Difference between revisions of "Electronics"

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A linear circuit is one in which, for a [[Sine wave|sinusoidal]] input voltage of [[frequency]] ''f'', any steady-state output of the circuit (the [[Electric current|current]] through any component, or the [[voltage]] between any two points) is also sinusoidal with frequency ''f''. Note that the output need not be [[Phase (waves)|in phase]] with the input.<ref>''Linear circuit design handbook'' by Hank Zumbahlen, Newnes, 2008, ISBN 0-7506-8703-7</ref>
 
==Getting started==
First gain experience with some simpler audio electronics project(s), and build up the knowledge, skills and equipment.<ref>StackExchange EE, [http://electronics.stackexchange.com/questions/6077/building-a-synthesizer-with-no-prior-experience/6085#6085 Building a synthesizer with no prior experience</ref> Developing the circuit is finally not that difficult, but then creating the module or synth as a real physical/mechanical thing is. Making pcbs, making front panels, choosing the right parts which fit the mechanical requirements, etc. So start with some kind of kit based or at least fully instructed project, like something from [http://www.cgs.synth.net/ Catgirl Synth] or [http://www.musicfromouterspace.com/ Music From Outer Space] especially the [http://www.musicfromouterspace.com/analogsynth_new/SOUNDLABMINISYNTH/page1.html Sound Lab Mini-Synth] Once you've managed to build one of these, you can start modifying it and adding your own developments. This way you are rehearsing the mechanical side (which definitely needs to be learned mostly by experience), and you will already learn a lot about electronics.<ref name="sdiy-may-13">The Synth-diy Archive, [http://dropmix.xs4all.nl/pipermail/synth-diy/2013-May/thread.html Hello, and some questions], May 2013</ref>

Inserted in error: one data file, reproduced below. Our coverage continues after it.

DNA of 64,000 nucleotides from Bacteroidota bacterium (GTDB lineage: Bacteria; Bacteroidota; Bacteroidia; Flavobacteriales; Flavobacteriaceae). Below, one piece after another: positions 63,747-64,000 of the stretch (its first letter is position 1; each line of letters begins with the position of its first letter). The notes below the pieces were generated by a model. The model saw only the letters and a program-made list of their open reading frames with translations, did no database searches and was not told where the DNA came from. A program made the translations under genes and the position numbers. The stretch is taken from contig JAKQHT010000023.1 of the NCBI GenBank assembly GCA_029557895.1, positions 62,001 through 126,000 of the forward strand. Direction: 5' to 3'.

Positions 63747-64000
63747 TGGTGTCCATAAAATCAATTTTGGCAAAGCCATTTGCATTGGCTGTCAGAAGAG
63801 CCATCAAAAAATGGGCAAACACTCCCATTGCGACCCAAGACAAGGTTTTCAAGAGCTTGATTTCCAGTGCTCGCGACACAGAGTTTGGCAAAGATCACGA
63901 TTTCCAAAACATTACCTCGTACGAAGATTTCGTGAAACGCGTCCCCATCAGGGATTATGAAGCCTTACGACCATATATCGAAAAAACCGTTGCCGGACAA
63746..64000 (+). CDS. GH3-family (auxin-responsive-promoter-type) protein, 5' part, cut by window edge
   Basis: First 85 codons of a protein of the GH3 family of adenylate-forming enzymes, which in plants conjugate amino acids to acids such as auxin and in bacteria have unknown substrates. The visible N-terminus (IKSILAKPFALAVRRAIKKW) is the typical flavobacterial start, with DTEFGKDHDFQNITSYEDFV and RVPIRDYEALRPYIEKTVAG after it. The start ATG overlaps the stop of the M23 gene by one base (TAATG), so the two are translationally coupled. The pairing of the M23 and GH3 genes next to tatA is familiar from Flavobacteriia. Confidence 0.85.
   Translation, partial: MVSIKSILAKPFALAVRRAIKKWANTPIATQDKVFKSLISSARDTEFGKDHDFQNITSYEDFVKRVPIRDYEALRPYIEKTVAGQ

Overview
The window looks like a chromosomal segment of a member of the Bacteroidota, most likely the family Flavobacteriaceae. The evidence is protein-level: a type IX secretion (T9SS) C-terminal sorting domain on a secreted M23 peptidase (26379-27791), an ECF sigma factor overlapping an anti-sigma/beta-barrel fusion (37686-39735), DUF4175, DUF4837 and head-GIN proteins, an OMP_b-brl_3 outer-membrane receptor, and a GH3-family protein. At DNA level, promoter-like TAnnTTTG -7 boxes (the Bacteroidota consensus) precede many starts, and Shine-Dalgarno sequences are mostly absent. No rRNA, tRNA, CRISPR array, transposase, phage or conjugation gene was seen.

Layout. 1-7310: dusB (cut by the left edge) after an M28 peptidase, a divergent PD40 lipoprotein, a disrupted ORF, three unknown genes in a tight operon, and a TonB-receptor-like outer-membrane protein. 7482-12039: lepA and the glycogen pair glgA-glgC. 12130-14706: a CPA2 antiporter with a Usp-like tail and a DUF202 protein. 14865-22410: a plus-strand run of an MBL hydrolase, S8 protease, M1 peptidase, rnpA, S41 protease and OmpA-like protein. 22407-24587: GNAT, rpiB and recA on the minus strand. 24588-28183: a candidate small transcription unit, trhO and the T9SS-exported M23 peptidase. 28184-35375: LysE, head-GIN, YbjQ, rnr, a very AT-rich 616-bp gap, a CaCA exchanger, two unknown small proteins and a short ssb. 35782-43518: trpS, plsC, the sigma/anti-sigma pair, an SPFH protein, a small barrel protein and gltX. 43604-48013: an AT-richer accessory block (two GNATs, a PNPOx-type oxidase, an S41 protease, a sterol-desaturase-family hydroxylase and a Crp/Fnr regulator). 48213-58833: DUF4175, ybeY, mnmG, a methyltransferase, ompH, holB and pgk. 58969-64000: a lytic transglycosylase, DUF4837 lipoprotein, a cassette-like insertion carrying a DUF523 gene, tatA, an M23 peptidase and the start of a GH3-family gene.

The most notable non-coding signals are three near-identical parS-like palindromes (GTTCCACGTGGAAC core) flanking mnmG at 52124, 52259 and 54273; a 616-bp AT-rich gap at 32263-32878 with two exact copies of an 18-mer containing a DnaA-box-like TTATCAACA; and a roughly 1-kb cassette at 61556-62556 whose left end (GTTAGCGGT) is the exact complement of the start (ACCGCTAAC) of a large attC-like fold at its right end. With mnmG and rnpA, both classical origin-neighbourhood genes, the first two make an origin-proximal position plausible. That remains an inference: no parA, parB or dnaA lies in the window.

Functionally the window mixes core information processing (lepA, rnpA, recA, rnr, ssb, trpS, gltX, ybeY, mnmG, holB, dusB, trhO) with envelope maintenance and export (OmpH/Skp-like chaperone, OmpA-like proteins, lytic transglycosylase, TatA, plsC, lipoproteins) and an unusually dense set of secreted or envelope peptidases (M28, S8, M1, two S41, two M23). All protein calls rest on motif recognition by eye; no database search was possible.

==Construction methods==
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